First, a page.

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Daniel M. Kowalski, Jan. 4, 2018 - "At this time of year, those of us with healthy families are comforted by the strength and security we find in their fold. Much of our local, state and federal laws revolve around strengthening and protecting families.
Since LBJ signed the modern Immigration and Nationality Act in 1965, family unity and family reunification have been the bedrock and cornerstones of our immigration policy — and rightly so, as they reflect core American values. The 1965 Act eliminated the overtly racist national-origins quota system and set no cap on the number of green cards for “immediate relatives,” meaning the spouses, parents and minor children of American citizens.
Family-based immigration has had a profoundly beneficial effect on American life in every realm: economic, cultural and social. All of us can count relatives, friends, neighbors and co-workers who are American “success stories” because they were sponsored for green cards by family members. Consider the story of John Tu from China.
Tu, a self-described mediocre student from China, immigrated to America sponsored by his sister. He opened a gift shop, then went into commercial real estate. Eventually, using his electrical engineering degree, Tu (and business partner David Sun, also from China) created Kingston Technology, which they sold for over $1 one billion dollars. Tu and Sun did something unusual with the profits, setting aside $100 million as bonuses to Kingston’s American employees. These large bonuses, up to $300,000, enabled Kinston employees to further their educations, pay off mortgages, and erase debt. Tu and Sun eventually bought back Kingston, which now employs over 3,000 people and is listed by Fortune magazine as one of the “Best Companies to Work for in America.”
But the Trump administration, bolstered by Attorney General Sessions, senior advisor Stephen Miller and Sens. Tom Cotton (R-Arkansas) and David Perdue (R-Georgia), have launched a campaign to denigrate family-based immigration and to replace it with a “merit-based” visa system.
Falsely painting family-based immigration as a security threat and rebranding it as “chain migration,” the Trump team seeks to cut the heart out of our immigration policy. Here is the official policy position posted on the White House website:
“Most green cards in the United States are awarded based on an antiquated system of family ties, not skill or merit. This system of Chain Migration – whereby one immigrant can bring in their entire extended families, who can bring in their families and so on – de-skills the labor force, puts downward pressure on wages, and increases the deficit. Chain Migration also undermines national security, by failing to establish merit-based criteria for evaluating entrants into the United States – instead, familial relations are all that is required to obtain a green card and, in turn, become a voting U.S. Citizen within a short period of time, with access to Federal welfare and government benefits.”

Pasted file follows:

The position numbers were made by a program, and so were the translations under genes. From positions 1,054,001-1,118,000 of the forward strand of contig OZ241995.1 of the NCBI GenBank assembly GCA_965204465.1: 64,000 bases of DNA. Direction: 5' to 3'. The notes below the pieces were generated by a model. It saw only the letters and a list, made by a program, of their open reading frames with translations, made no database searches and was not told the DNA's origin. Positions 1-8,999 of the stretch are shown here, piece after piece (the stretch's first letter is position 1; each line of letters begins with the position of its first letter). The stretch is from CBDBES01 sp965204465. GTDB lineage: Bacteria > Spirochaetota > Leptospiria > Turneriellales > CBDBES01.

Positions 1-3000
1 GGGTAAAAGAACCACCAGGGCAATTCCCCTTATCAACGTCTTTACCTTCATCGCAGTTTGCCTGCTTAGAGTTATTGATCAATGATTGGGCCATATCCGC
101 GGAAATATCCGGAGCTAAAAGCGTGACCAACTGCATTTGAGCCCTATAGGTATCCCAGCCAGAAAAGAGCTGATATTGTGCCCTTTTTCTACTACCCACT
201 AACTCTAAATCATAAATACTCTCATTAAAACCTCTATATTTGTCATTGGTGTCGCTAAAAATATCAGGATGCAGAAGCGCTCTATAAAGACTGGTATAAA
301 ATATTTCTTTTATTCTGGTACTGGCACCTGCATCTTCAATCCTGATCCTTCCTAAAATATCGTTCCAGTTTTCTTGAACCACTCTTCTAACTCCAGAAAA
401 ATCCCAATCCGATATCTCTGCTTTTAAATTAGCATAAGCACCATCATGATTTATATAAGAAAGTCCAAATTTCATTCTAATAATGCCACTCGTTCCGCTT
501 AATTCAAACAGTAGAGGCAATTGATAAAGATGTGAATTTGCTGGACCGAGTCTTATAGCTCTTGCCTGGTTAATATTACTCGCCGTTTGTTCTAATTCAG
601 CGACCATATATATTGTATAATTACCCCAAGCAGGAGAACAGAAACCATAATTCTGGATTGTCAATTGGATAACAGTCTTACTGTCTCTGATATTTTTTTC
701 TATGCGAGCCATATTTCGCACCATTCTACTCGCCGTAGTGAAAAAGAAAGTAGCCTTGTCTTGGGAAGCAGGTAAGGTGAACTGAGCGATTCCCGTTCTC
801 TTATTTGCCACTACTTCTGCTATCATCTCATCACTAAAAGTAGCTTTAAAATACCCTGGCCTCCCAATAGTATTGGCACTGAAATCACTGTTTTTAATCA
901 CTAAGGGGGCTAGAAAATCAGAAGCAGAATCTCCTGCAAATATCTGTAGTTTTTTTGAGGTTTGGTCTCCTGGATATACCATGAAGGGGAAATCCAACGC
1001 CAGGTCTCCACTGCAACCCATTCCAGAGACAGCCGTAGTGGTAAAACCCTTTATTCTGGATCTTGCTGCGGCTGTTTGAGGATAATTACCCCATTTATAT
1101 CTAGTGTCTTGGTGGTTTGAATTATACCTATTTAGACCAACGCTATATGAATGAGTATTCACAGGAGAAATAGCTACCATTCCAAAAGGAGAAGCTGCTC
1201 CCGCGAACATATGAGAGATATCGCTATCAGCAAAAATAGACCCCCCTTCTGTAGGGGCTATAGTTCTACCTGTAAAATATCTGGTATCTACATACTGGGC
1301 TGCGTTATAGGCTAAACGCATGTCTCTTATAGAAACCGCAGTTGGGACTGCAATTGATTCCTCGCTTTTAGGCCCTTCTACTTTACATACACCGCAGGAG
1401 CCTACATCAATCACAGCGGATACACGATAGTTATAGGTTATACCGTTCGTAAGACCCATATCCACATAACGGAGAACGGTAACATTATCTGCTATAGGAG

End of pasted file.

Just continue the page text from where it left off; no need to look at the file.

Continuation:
Make no mistake: This language is barely disguised rhetoric taken straight from nativist, white nationalist and racist playbooks that should have been tossed into history’s dustbin. It is fear-based, not fact-based, and it threatens to drag us back to the 1880s, when we banned virtually all immigration from China, and to the 1920s, when we set green card quotas based on nationality, favoring white Northern Europeans.
All candidates for green cards, whether family-based or merit-based — yes, we already have a merit-based green card system in place — must pass the same security screens. The “national security” dog whistle is meant to scare you and has been completely debunked by security experts from the military to the State Department.
The Trump administration’s attack on family-based immigration is nothing less than an attack on core American values. We must resist this fear-based, backward-looking policy. We must insist that our members of Congress strengthen — not weaken — the bedrock of our immigration laws: family values."
Daniel M. Kowalski is the editor of Bender’s Immigration Bulletin and an immigration attorney at Ware | Immigration.